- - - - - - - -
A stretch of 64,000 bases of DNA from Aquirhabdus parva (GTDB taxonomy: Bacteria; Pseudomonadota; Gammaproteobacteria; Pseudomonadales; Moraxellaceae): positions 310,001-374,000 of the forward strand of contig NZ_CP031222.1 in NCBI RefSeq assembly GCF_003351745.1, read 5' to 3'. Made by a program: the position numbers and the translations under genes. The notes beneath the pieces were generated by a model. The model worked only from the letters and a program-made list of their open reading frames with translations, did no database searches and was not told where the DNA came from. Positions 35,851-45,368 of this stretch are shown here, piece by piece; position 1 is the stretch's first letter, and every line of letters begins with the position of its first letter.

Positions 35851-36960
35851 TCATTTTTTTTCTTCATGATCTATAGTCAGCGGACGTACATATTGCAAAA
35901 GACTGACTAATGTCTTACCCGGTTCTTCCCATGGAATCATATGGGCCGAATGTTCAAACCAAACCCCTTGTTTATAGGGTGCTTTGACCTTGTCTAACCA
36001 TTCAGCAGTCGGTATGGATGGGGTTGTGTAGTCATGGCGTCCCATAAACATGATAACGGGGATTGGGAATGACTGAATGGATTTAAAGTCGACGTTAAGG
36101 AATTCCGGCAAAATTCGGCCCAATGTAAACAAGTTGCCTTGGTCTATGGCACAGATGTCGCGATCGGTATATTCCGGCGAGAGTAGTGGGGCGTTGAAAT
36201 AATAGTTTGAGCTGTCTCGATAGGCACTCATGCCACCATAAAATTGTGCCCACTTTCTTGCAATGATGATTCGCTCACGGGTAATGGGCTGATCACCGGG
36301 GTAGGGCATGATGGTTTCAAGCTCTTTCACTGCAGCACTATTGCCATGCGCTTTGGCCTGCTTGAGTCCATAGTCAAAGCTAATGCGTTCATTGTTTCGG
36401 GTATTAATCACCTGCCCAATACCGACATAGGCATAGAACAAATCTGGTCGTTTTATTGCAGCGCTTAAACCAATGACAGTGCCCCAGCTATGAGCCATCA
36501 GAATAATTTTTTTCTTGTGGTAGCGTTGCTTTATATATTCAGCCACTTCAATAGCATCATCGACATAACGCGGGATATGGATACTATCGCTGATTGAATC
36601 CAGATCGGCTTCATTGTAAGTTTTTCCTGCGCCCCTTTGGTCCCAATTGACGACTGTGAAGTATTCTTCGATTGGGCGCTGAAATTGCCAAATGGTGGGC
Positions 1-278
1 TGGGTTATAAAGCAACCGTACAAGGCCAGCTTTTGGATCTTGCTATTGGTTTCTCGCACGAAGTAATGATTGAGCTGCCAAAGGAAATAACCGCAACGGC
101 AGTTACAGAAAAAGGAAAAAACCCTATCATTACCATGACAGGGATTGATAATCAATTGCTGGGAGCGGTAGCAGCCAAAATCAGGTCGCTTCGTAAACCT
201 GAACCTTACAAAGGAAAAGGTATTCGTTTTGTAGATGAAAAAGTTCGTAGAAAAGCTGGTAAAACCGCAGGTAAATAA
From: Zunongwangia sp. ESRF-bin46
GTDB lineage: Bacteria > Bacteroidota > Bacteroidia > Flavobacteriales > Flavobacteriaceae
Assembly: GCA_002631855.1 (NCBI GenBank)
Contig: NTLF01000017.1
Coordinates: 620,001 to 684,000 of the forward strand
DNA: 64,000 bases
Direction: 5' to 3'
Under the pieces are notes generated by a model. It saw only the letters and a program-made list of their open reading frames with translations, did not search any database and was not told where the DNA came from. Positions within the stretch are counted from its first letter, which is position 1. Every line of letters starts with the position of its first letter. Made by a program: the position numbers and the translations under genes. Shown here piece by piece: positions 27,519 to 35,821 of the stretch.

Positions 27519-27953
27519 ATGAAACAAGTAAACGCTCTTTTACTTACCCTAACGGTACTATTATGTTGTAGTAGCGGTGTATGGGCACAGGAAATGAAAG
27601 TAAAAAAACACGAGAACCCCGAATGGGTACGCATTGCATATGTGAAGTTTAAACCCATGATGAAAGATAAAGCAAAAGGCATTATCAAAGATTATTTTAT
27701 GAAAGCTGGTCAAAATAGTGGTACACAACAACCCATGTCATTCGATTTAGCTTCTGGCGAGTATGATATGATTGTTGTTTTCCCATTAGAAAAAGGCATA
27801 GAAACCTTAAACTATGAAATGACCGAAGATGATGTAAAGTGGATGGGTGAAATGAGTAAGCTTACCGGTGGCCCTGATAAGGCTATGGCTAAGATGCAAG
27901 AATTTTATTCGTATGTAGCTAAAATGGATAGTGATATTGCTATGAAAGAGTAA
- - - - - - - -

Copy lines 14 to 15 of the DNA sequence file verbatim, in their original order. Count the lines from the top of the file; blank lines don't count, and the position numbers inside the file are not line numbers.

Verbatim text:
101 AGTTACAGAAAAAGGAAAAAACCCTATCATTACCATGACAGGGATTGATAATCAATTGCTGGGAGCGGTAGCAGCCAAAATCAGGTCGCTTCGTAAACCT
201 GAACCTTACAAAGGAAAAGGTATTCGTTTTGTAGATGAAAAAGTTCGTAGAAAAGCTGGTAAAACCGCAGGTAAATAA